Acampora’s strengths extend to the research enterprise, both as a primary investigator on sizeable and high-profile grants, and as an administrator who supports faculty research and bolsters institutional research successes. Acampora successfully co-led the Research and Innovation Committee of Emory’s master planning process and orchestrated the institution’s “Return to Campus for Research” efforts in the wake of the pandemic. At Hunter, she was responsible for research development and administration, which brought extensive experience with both federal agencies and foundations.
“I encourage colleagues to think of best practices to cultivate research in a broad sense, because research, inquiry and discovery take many forms,” Acampora explained. “From the laboratory sciences to artistic and creative expression, all research and scholarship can benefit from strong infrastructure and institutional capacity-building.”
“From the search committee’s first introduction to Dr. Acampora, we knew that she would be a strong and relentless advocate for the College,” said Sarah Kucenas, search committee co-chair and professor of biology, cell biology and neuroscience. “Her experience and dedication to enhancing both undergraduate and graduate education is something that resonates with our community and will allow us to continue the important work we have already begun reimagining the new College Curriculum – as well charting the next chapter for the Graduate School. Christa is also a vigorous and persuasive advocate for public higher education and the liberal arts and sciences and deeply believes in the recruitment, development and retention of outstanding faculty and staff. We are very lucky to have such an accomplished and passionate champion joining us in the College.”
In addition to her professional accomplishments, Acampora is an acclaimed philosopher and expert in modern European philosophy, moral psychology and aesthetics. Most of her publications focus on philosophical questions and themes arising in Nietzsche’s philosophy, which she puts in dialogue with contemporary views. Her current research focuses on morality and moral injury – specifically among veterans, but also among other populations such as refugees, health care workers and those experiencing the impact of institutionalized racism.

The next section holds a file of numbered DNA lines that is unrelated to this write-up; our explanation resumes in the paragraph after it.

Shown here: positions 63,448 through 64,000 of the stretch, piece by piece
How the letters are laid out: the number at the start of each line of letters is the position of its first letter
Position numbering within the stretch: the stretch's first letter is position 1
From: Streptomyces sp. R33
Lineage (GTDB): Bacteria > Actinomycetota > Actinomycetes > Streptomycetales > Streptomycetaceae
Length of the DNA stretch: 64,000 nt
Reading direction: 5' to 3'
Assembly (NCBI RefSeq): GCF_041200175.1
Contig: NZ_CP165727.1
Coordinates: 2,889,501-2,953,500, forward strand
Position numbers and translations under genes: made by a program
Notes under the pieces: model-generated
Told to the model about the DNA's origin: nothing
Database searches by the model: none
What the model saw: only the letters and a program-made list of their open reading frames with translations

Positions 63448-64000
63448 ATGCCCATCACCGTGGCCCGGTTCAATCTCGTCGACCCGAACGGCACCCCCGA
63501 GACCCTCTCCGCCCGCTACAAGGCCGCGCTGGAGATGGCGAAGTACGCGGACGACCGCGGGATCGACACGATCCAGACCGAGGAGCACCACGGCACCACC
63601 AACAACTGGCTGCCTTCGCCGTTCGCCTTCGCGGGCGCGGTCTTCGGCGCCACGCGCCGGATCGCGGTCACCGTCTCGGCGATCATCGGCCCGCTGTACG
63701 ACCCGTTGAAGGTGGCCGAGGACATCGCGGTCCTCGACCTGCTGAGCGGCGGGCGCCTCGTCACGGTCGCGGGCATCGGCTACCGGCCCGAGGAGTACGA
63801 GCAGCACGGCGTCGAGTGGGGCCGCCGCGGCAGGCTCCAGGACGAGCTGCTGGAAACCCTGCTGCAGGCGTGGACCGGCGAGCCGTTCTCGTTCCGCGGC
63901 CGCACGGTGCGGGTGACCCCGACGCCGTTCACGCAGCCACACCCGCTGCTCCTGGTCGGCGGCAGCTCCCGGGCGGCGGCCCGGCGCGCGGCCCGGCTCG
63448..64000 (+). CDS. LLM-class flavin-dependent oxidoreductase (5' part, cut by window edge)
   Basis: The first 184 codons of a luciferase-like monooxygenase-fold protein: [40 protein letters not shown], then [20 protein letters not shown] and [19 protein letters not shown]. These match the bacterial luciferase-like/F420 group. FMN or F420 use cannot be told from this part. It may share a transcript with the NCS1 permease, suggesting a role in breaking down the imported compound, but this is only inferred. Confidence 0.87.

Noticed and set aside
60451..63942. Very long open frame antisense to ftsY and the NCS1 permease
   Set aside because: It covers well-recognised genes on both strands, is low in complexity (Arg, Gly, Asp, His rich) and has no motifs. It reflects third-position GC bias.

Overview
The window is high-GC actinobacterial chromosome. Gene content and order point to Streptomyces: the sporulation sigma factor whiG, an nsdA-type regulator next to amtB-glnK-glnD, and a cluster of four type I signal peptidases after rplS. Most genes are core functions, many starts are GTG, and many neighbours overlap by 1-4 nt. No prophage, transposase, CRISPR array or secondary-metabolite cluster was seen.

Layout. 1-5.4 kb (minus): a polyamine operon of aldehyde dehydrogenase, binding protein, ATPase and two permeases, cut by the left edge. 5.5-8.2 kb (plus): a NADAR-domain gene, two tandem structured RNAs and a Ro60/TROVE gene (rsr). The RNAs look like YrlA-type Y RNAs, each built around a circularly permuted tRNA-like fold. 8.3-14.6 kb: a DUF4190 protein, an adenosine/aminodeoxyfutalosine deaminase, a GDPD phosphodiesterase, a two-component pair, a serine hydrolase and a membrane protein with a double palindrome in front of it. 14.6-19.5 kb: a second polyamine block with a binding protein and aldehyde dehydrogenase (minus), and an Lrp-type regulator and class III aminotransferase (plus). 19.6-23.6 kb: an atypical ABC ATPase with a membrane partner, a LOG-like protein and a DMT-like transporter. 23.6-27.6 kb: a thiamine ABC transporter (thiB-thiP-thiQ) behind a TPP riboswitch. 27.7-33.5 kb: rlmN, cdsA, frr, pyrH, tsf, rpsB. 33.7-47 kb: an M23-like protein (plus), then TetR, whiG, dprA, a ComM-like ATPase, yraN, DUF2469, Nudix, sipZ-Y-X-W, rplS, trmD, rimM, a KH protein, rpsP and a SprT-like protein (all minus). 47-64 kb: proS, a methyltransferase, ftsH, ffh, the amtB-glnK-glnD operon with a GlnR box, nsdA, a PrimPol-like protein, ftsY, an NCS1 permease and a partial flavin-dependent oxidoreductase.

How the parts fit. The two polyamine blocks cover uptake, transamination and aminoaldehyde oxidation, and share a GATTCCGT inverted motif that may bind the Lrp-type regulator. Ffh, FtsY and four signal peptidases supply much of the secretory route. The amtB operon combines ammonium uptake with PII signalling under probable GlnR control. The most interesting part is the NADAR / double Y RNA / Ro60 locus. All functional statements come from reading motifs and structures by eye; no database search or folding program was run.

“Christa has a philosopher’s sense for analyzing complexities, combined with a scholar’s love of academia,” said Ravi V. Bellamkonda, provost and executive vice president for academic affairs at Emory University. “She has a deep understanding of the important issues influencing higher education and is gifted at executing complex initiatives, and I’m grateful for her service to Emory and thrilled for her as she takes on this outstanding leadership opportunity at the University of Virginia.”
Acampora received a Bachelor of Arts in philosophy cum laude from Hollins University in Roanoke, and a M.A. and Ph.D. in philosophy from Emory University. Acampora succeeds Baucom, who became provost at UVA earlier this year after serving eight years as College dean. She will be joined on Grounds by her husband, Jesús García-Cascón.
“I’m grateful to the search committee for their outstanding service in finding Christa Acampora,” UVA President Jim Ryan said. “This committee, led by Provost Baucom and Professor Kucenas, was committed to finding a leader who would understand the unique assets and particular needs of the College and Graduate School. Christa will bring many strengths to the role, both as a brilliant scholar and a strong leader, and it is a pleasure to welcome her to the UVA community.”
Professor David Hill of the College’s Department of Psychology has served as interim dean of the College and Graduate School of Arts & Sciences since March 1, when he succeeded Baucom. “The University is profoundly grateful to Dr. Hill for delaying his retirement to provide distinguished leadership to Arts & Sciences since last winter,” Baucom said. “His thoughtful work and commitment will ensure that Dr. Acampora will begin from a strong foundation.”
Associate Dean for the Sciences and Commonwealth Professor of Biology Laura Galloway will serve as interim dean from Aug. 8 through Acampora’s arrival on Grounds on Sept. 1. “The University thanks Dr. Galloway for stepping in at this moment of transition to lead the school as we prepare to launch the fall semester and welcome Dr. Acampora,” Baucom said.